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Monday Morning Update 11/5/18

Top News


From the Allscripts earnings call following release of poor quarterly numbers that sent shares down 19 percent Friday:

Reader Comments

From Lil’ Mob: “Re: Healthcare Informatics sold. HIStalk is the rare, independent voice in this space.” Vendome sells Healthcare Informatics magazine to another publisher whose goal is helping vendors “bring their services and products to market” (which I take to mean that seldom is heard a discouraging word that might make the ad salespeople’s job harder). For example, the four most important news stories of last week were not flattering to vendors – ProPublica’s critical assessment of the VA’s Cerner implementation, poor quarterly results from Allscripts and NextGen Healthcare, and Orion Health’s desperation-fueled sale of Rhapsody. None of those stories appear on the websites of the magazines that finished most closely (but still way behind) HIStalk in Reaction Data’s C-level provider survey. They instead ran with these questionably useful stories:

HIStalk Announcements and Requests


Most poll respondents are proud of what their employer sells. New poll to your right or here: what are your HIMSS19 plans?


November 7 (Wednesday) 3:00 ET. “Opioid Crisis: What One Health Plan is Doing About It.” Presenter: Samuel DiCapua, DO, chief medical director, New Hampshire Health Families; and chief medical officer, Casenet. Sponsor: Casenet. This webinar will describe how managed care organization NH Health Families is using innovative programs to manage patients who are struggling with addiction and to help prevent opioid abuse.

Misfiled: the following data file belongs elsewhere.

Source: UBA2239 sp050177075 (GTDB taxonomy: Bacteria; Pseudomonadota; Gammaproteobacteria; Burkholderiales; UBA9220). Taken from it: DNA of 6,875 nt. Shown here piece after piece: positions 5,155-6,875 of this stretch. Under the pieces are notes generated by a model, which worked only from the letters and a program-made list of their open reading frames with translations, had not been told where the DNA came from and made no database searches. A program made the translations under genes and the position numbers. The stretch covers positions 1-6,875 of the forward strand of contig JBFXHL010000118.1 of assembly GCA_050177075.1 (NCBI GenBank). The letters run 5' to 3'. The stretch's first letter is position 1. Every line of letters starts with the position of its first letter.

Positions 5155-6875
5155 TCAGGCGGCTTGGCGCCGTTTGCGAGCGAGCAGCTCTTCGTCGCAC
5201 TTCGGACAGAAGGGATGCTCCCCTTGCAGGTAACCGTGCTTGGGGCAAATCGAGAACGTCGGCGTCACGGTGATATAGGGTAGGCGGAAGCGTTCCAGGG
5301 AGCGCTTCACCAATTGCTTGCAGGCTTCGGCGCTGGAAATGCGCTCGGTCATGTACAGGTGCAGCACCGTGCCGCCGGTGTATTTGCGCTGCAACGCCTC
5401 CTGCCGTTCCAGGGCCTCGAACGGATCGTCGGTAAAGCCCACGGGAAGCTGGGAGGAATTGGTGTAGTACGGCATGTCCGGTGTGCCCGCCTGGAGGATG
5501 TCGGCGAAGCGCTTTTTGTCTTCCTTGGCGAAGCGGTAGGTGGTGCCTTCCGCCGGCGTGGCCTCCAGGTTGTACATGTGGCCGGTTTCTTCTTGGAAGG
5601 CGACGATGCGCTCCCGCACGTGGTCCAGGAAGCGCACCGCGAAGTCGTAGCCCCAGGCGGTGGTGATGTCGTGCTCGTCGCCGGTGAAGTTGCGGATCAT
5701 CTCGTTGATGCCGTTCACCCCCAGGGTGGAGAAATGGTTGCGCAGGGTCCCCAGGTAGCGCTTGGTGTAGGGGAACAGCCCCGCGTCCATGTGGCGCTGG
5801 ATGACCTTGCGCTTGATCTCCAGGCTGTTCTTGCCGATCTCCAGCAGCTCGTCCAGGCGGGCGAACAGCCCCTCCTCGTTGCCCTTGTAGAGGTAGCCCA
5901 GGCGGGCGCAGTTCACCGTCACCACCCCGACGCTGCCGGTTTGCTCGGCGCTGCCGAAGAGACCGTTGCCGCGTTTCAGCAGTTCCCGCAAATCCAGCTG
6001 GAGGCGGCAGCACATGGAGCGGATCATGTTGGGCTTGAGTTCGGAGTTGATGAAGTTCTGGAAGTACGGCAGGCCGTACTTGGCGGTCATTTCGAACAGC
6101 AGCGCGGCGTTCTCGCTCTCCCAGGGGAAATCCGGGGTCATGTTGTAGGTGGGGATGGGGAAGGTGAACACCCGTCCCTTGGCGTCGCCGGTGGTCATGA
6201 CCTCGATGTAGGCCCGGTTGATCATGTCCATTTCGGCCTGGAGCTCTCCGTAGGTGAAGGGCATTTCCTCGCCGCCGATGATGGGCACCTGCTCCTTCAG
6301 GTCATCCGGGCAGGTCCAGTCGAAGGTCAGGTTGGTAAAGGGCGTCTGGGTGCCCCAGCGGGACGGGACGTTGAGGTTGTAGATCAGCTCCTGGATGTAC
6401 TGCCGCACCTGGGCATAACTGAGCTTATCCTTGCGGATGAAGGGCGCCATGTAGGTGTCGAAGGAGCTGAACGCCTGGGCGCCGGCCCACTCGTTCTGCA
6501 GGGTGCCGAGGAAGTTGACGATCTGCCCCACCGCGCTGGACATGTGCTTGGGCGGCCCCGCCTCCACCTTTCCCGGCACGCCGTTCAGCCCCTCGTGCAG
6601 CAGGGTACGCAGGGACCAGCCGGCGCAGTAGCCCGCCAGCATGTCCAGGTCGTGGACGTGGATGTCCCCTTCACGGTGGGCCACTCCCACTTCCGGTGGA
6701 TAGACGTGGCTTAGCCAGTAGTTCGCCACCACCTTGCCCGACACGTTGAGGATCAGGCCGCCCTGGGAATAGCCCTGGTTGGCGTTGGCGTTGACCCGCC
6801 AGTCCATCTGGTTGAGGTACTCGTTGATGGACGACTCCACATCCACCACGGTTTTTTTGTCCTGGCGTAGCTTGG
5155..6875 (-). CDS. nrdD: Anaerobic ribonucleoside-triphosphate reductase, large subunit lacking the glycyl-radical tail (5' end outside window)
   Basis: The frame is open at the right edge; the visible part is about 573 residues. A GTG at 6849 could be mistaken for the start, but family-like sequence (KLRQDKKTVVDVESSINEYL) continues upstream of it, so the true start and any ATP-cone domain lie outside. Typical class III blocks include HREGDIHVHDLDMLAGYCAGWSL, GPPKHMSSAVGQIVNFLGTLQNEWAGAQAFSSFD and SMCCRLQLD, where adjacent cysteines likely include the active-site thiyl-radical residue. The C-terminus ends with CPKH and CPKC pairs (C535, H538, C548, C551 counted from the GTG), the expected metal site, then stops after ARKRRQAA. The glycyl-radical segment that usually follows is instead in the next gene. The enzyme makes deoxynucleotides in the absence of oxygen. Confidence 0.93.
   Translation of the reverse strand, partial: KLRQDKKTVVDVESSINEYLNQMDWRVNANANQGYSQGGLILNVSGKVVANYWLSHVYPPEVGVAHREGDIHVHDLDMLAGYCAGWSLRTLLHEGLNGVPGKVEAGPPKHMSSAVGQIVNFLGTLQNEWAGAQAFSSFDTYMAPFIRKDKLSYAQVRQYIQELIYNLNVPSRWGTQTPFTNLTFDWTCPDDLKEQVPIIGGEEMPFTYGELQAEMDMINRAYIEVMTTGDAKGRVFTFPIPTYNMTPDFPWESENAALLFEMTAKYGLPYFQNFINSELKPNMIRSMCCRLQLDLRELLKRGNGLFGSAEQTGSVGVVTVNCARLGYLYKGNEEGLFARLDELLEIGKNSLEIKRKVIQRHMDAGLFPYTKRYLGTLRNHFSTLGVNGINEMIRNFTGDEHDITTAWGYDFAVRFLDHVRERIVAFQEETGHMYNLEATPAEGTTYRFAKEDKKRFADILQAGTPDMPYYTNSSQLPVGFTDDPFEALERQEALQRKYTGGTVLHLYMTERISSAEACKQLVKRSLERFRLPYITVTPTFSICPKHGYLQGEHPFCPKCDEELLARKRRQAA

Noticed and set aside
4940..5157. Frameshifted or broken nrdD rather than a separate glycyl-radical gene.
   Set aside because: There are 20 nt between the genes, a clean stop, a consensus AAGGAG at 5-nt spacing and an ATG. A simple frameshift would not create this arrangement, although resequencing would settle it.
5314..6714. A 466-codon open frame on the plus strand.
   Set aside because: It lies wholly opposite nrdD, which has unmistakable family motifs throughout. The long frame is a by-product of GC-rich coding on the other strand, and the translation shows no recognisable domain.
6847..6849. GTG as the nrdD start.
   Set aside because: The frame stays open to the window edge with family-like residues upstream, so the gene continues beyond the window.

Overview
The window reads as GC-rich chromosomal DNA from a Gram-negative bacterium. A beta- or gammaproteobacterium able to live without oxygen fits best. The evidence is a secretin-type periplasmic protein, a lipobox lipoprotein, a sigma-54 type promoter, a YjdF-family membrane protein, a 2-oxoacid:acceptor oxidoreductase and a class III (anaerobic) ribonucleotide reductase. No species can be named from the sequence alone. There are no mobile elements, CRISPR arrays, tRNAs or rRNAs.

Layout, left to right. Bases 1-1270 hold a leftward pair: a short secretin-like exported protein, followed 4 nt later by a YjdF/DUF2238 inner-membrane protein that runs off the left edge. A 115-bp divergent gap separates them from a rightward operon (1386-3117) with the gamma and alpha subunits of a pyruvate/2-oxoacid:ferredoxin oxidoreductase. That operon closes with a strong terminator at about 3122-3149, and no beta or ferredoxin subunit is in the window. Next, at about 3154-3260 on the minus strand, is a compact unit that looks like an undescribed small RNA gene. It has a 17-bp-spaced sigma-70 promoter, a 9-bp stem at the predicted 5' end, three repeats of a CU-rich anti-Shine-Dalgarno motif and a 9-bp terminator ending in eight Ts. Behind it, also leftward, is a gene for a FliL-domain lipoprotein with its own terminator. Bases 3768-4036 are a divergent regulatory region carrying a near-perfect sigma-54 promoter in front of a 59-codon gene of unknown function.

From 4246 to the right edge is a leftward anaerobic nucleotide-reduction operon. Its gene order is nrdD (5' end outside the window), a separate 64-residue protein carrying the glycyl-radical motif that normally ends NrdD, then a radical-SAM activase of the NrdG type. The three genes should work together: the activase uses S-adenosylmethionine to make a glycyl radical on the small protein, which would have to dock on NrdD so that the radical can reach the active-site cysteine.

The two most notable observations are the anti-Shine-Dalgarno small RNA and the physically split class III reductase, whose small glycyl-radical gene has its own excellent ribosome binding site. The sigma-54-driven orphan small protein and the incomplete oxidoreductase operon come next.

Previous webinars are on our YouTube channel. Contact Lorre for information.

Acquisitions, Funding, Business, and Stock


Information management technology vendor OpenText will acquire competitor Liaison Technologies for $310 million in cash.


England’s NHS Digital will eliminate 500 jobs in a restructuring, about 20 percent of its staff.


Apple turns in record Q4 numbers driven by jacked-up prices rather than increased sales or innovation. Shares sank Friday after the company announced that it will no longer provide individual unit sales or average prices, which would lead to the conclusion that (a) the company plans to hold price-insensitive fanboys hostage to make its numbers; and (b) Apple would rather not publicize the fact that it’s milking the cash cow harder (in a mature market in which its products are the highest priced) by increasing services and add-on revenue per customer, which isn’t very transparent for a traditionally transparent company. Much of the market won’t pay baseline prices of $1,300 for an IPhone, $1,800 for a Macbook Air, $399 for an Apple Watch, or $799 for an IPad Pro. Meanwhile, the company kicks the latest dent in the universe in an enhancement to the IPad, which will no longer offer a headphone jack. 



Dean Smith, MD, MBI (US Department of State) joins GlobalMed Telemedicine as CMIO/SVP of government relations.

Announcements and Implementations


Epic signs an agreement to give insurer New York Life direct access to its EHR to extract information for people who are applying for life insurance.

PatientPing adds the capability to tag patients who are covered under bundled payment models.

Government and Politics